Our theory of Privacy Act violation was a little different from Karl’s – we argued that the Privacy Act flatly forbids agencies from collecting information about how Americans exercise their First Amendment rights, and voting can be a First Amendment right.
However, shortly after we sued, the Commissioner announced that it was no longer using the Army’s server. It has yet to be determined whether the server now in use is within the ambit of the Privacy Act
FWIW, a number of the questions that Judge Kollar-Kotelly asked by her written order in EPIC’s suit against the commission, and that she is reported to have asked at oral argument, appeared to be focused on this same “agency” issue.
And further FWIW, the Commission has begun publishing in the Federal Register For example,https://www.federalregister.gov/documents/2017/07/05/2017-14210/the-presidential-commission-on-election-integrity-pcei-upcoming-public-advisory-meeting <https://www.federalregister.gov/documents/2017/07/05/2017-14210/the-presidential-commission-on-election-integrity-pcei-upcoming-public-advisory-meeting>
Sent: Friday, July 14, 2017 9:33 PM
To: ip
Subject: [IP] re The White House just posted the emails of critics without censoring sensitive personal information
Subject: Re: [IP] The White House just posted the emails of critics without censoring sensitive personal information
Date: July 14, 2017 at 6:19:12 PM EDT
The collection of voter records that it is building, as implied from the letters it sent to the various States, does appear as if it would be subject to the Privacy Act of 1974 (5 USC 552a - notice that little 'a' at the end) https://www.law.cornell.edu/uscode/text/5/552a <https://www.law.cornell.edu/uscode/text/5/552a>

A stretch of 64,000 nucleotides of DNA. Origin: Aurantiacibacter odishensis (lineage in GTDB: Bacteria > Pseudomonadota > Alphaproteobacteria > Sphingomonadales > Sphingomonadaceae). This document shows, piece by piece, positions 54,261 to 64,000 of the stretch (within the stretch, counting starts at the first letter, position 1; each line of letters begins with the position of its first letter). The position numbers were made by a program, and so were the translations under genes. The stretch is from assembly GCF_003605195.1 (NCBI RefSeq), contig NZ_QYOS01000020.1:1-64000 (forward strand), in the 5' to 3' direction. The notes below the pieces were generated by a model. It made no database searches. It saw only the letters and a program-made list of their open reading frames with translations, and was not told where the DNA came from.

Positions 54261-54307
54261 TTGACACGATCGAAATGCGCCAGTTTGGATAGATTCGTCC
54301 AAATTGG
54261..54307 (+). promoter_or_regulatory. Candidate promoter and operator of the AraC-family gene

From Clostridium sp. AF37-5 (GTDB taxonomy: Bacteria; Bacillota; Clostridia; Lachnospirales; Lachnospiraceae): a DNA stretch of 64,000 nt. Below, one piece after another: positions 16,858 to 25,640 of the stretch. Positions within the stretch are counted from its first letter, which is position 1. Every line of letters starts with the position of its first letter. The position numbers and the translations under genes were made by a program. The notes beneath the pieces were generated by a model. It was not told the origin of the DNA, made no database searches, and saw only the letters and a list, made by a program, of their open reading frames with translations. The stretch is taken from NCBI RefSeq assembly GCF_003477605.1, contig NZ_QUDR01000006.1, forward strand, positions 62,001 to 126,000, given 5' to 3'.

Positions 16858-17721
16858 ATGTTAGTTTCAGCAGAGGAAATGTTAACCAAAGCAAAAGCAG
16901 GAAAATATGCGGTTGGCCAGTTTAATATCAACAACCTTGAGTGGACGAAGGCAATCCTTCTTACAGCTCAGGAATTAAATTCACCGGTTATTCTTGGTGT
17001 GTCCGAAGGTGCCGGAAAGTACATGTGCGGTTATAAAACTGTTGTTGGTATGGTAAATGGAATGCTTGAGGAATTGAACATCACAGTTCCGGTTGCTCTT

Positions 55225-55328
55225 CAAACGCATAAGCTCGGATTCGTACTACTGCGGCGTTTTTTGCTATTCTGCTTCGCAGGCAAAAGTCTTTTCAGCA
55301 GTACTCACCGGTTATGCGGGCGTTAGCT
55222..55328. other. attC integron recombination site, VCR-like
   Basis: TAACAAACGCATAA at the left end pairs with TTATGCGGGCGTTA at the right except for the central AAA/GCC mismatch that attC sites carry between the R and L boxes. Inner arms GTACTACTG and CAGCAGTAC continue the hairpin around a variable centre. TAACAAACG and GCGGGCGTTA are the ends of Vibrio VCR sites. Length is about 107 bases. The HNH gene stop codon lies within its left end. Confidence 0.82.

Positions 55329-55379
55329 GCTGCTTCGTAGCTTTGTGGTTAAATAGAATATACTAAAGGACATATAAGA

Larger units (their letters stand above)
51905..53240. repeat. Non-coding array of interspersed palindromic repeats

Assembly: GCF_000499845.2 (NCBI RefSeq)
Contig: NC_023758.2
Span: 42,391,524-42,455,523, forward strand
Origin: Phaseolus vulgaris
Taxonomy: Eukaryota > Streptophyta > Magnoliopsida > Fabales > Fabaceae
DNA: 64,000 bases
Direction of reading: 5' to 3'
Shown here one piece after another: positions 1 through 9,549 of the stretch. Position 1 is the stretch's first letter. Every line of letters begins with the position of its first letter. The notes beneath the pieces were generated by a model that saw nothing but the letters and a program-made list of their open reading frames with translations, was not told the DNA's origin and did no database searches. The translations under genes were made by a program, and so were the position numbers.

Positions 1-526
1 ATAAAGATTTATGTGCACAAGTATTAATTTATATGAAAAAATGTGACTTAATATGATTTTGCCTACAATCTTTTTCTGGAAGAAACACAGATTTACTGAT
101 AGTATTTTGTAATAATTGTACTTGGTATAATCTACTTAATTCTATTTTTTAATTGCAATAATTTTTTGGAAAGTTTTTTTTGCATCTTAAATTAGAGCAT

And from the mission of the PCEI it would be reasonable to conclude that their intention is to use that data to match records from different states and with other databases.
It's been more than 30 years since I last dug deeply into the Privacy Act, but it seems to me that the PCEI may be flouting its obligations under that act.
The Privacy Act of 1974 is interested in records about people. The statute is interested in aggregations and linking of data to other databases.
The Privacy Act does not appear to automagically exempt databases of such data just because some (or perhaps even all) of that data could be obtained by the public by other means or even if there is an assertion that the data is "public" in some way.
One of the requirements of the Privacy Act is that a notice of the existence of such databases must be published in the Federal Register (and be listed in the CFR). And the details of "matching programs" that use that data must also be published in the Federal Register.
I just took a look at the Federal Register for all of 2017 and such notices have *not* been published.
I would be rather useful if a group such as EPIC or EFF could take a look with eyes more recently skilled than my own in the arts of reading 5 USC xxxx and ascertain whether the PCEI really is trying to fly without adhering to its Privacy Act obligations.
--karl--
--